I've been working with Win32 for about 10 years now, first using C and then C++. It is, as you rightly point out, a powerful API, but I think you also nailed it when you said "for those who strain their brains to understand it"
Is it really the sign of a good API that you have to strain your brain to understand it? Is my time as a developer better spent dealing with complexity in the API, or improving the functionality of my applications?
You say that you've "never seen something that can't be done with it" but then isn't that true of assembly language? Why are you writing in C when you could be writing assembly language - after all there's nothing that can't be done in assembler, and C adds overhead. (Overhead is one of the complaints you say you have about the .NET framework. So if overhead is that much of a problem to you, you really shouldn't be using high level languages at all, since you can only truly minimize your overheads by writing in assembly language.)
Of course the reason we use higher level technologies is that we get an improvement in productivity in exchange for the increase in runtime overheads. You have clearly already bought into this to some extent because you use C. So why do you reject the exact same tradeoff when looking at .NET?
You also say something which is, quite frankly, beyond belief: "all i find is an unnecessary complexity, obscurity"
If you really think that using .NET is more complex and obscure than Win32 then I find it very hard to believe that you've really used both. (It doesn't sound like you've even tried to 'strain your brain to understand it' even though you were happy enough to put that effort in for Win32.)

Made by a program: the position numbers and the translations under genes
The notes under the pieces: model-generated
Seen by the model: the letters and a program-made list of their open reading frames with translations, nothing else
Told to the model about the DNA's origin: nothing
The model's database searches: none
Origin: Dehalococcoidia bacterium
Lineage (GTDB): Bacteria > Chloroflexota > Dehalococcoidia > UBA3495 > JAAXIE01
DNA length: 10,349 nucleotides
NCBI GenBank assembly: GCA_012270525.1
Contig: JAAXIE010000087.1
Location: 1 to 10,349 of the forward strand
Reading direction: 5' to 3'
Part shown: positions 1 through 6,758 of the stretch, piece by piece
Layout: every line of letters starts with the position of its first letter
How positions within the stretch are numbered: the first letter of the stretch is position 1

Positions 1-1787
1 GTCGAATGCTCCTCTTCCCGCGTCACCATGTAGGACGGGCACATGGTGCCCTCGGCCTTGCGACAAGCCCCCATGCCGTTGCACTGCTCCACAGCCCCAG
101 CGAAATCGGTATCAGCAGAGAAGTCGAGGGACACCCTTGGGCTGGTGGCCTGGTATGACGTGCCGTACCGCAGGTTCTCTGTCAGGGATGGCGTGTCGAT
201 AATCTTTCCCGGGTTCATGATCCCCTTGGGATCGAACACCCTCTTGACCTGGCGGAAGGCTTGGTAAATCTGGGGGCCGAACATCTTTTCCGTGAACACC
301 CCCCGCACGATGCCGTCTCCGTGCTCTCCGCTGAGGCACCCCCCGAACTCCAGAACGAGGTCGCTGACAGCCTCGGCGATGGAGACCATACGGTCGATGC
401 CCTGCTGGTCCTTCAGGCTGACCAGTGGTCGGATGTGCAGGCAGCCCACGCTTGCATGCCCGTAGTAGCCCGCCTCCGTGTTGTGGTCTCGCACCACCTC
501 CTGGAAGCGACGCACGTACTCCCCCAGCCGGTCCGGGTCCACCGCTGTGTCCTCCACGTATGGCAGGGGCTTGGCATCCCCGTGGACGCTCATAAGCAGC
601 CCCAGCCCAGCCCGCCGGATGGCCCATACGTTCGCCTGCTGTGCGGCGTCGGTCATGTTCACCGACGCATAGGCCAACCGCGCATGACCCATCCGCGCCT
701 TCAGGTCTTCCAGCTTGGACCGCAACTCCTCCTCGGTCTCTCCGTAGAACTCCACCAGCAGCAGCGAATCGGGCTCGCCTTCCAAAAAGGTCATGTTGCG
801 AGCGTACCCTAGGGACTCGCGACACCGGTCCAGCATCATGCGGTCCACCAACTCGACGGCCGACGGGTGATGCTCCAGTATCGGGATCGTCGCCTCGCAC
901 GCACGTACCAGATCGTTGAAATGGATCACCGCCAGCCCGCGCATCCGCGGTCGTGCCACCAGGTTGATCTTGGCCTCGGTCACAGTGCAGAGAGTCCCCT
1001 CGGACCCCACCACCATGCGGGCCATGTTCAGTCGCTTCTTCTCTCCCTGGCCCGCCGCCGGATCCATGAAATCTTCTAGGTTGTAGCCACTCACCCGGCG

Would I be right in thinking that you've never been through a complete product development cycle in .NET? Your reaction is typical of someone who is familiar and happy with Win32 and who hasn't tried .NET in earnest yet, and has merely played with it a little and decided that it is not to their taste.
I've been using .NET for years now. (I started back in the beta days.) I still do C++ development in Win32 reasonably frequently though - sometimes my customers need code to run on non-.NET systems. And every time I have to go back to Win32, I am amazed by how much more effort it is. Everything takes about three times longer than it would have done in .NET.
(To give you a few specific examples I came across in a recent project: making an outbound HTTP request and parsing the text that came back; extracting a list of cookies from an incoming HTTP request; getting a piece of work called on a thread pool thread. All of these things are substantially more complex and more error prone in the Win32 world than in .NET. Of course you can do all these things in Win32 (or IIS) but it just takes a whole lot longer.)
And I'm not the only one who finds this - I know lots of people who work with both technologies and they have all found the same thing. .NET is simply way more productive than Win32 was. The only people I know who prefer Win32 are people who've never written a real product in .NET.
(And by the way, Win32 isn't going away. It'll be there for ever even though it will cease to be the primary API. It's just that new OS functionality will be targetted primarily at .NET applications. Win32 applications will still be able to use new features, they'll just be required to go through an interop layer to use them. But because C and Win32 have much higher development costs than .NET coding, they will become increasingly marginalized. Just like assembly language, they will still have their place, but it will be an ever smaller niche - as machines get faster, the performance benefits offered by these low-level technologies cease to justify the increased development costs.)